Human Rights and Amnesty

Amnesty Inter­na­tion­al (AI) is a world­wide move­ment of peo­ple who cam­paign for inter­na­tion­al­ly rec­og­nized human rights. It is one of the fore­most insti­tu­tions, rec­og­nized world­wide, towards the fight for indi­vid­ual human rights.

Why is it called “Amnesty”? The def­i­n­i­tion of “Amnesty” is: “A gen­er­al par­don grant­ed by a gov­ern­ment, espe­cial­ly for polit­i­cal offens­es”, or as a verb, “To grant a gen­er­al par­don to.”

Think about it. Why should human rights orig­i­nate from a par­don? Isn’t a right, a right? Does it have to be par­doned and then grant­ed?

No. Human indi­vid­ual rights are invi­o­lable, they can­not be ‘grant­ed’ or ‘par­doned’. Then why is the world’s fore­most human rights activist orga­ni­za­tion called “Amnesty”?

The answer, as often is the case, is eco­nom­i­cal, my friends. Amnesty Inter­na­tion­al is fund­ed by the Vat­i­can. Remem­ber Orig­i­nal Sin? Accord­ing to the Chris­t­ian doc­trine, human rights can orig­i­nate only if God ‘par­dons’ man, hence the word “Amnesty”.

Isn’t this a log­i­cal para­dox? Yes, it is. So what does Amnesty Inter­na­tion­al think about abor­tion?

So far, it has been “neu­tral” on the top­ic. Now, some­one inside Amnesty has had a ratio­nal light bulb moment, and they’ve decid­ed that Amnesty will sup­port abor­tion in cas­es of rape or incest. The Vat­i­can is up in arms, as expect­ed.

Human Rights and Catholi­cism? You must be jok­ing! But, we aren’t. This is the truth. Sigh.

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  • won­der­ful, won­der­ful post!
    I nev­er cared to go deep into the word amnesty, and it is good that i hap­pened to pon­der over to your blog.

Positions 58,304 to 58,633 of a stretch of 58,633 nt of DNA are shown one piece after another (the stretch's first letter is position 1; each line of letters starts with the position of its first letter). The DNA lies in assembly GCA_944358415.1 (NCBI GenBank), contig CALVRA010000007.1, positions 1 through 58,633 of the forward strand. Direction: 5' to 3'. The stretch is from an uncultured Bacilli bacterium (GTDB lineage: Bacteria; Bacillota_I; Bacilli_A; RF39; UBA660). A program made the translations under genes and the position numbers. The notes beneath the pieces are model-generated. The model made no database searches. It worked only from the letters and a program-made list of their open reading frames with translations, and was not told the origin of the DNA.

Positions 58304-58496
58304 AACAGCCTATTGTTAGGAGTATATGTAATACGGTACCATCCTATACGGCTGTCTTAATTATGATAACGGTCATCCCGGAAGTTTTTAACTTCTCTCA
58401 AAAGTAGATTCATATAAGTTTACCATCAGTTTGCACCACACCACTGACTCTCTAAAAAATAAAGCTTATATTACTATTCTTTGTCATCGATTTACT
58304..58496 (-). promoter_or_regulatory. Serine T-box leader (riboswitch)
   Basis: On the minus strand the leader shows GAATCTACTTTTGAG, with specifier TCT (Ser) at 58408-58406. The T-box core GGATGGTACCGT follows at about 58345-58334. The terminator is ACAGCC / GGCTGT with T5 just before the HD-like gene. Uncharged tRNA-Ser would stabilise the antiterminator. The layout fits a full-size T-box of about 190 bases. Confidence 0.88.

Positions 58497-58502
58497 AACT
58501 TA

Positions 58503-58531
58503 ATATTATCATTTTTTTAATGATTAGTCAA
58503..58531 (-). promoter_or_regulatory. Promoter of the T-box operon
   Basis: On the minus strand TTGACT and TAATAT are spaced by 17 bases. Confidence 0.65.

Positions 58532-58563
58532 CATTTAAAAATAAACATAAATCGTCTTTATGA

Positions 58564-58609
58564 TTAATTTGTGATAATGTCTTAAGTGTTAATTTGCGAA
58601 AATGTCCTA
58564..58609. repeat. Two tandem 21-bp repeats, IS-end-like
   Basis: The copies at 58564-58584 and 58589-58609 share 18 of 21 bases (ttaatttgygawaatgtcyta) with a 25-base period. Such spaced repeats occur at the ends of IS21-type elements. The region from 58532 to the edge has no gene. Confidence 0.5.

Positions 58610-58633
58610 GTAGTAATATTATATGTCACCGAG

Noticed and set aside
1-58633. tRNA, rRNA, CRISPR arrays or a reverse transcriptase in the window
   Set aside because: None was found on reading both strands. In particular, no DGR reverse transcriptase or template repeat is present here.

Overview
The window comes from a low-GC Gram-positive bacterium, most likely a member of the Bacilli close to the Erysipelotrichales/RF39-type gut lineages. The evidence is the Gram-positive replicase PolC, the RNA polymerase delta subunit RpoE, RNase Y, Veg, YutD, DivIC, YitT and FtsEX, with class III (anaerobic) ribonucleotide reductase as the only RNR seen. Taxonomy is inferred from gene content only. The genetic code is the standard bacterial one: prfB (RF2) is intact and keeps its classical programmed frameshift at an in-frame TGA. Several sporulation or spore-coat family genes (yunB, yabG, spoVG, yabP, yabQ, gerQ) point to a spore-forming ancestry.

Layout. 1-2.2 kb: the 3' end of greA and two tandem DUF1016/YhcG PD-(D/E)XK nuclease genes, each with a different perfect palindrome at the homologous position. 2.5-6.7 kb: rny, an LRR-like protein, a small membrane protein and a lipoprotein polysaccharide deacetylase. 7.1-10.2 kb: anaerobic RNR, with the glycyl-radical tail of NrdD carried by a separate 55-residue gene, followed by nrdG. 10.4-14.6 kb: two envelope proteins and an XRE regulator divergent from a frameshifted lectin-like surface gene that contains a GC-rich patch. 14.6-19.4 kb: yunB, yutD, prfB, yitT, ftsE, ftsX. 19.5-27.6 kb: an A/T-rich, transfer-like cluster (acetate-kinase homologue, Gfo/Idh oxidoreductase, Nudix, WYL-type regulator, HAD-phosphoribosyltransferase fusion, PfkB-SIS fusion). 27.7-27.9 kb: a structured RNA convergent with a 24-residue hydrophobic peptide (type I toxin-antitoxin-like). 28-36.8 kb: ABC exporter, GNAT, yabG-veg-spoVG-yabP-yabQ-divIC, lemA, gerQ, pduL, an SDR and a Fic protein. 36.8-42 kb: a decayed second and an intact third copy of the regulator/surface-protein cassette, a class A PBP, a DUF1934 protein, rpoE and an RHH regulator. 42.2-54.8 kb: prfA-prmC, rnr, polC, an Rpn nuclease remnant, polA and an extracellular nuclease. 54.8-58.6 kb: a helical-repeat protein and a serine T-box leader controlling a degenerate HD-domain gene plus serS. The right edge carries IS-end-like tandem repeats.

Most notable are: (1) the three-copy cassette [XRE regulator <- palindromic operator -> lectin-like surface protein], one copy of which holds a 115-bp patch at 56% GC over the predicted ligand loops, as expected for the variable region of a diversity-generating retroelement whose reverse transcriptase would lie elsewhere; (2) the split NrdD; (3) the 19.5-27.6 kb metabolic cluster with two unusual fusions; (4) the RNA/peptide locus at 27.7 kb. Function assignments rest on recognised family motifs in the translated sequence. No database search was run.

I com­plete­ly agree with you on this post. Human rights should be com­plete­ly invi­o­lable. Though some­time back as a Chris­t­ian, even I was anti-abor­tions. But now as a pan­the­ist, I hold very dif­fer­ent view­points.

  • Narziss: Thanks for vis­it­ing and the com­pli­ment! I think if you spend enough time on my blog, I’ll turn you to an athe­ist! 🙂

  • I’m going to make explic­it of what I thought you hint­ed.
    Human rights are supreme, uni­ver­sal, above any­thing else. An orga­ni­za­tion that takes dik­tats from anoth­er orga­ni­za­tion that believes only God is supreme, can­not be expect­ed to be the uphold­er of human rights.

  • I’ll quote Ram­bod­ic: you said it baby!

  • As in many, even most, instances in the real world, it is all about the mon­ey. If a doc­tor takes con­sult­ing fees from a device or drug com­pa­ny and writes on their own prod­uct, he will stretch creduli­ty if he says good things about it and main­tain that he was being objec­tive and true to his work (review of the device/drug). Sim­i­lar­ly, if Amnesty is in bed with X, you can def­i­nite­ly take it as a fait accom­pli that they will be less than objec­tive, and even crooked, about things that involve reli­gious ‘rights’.
    Good one, Mahen­dra!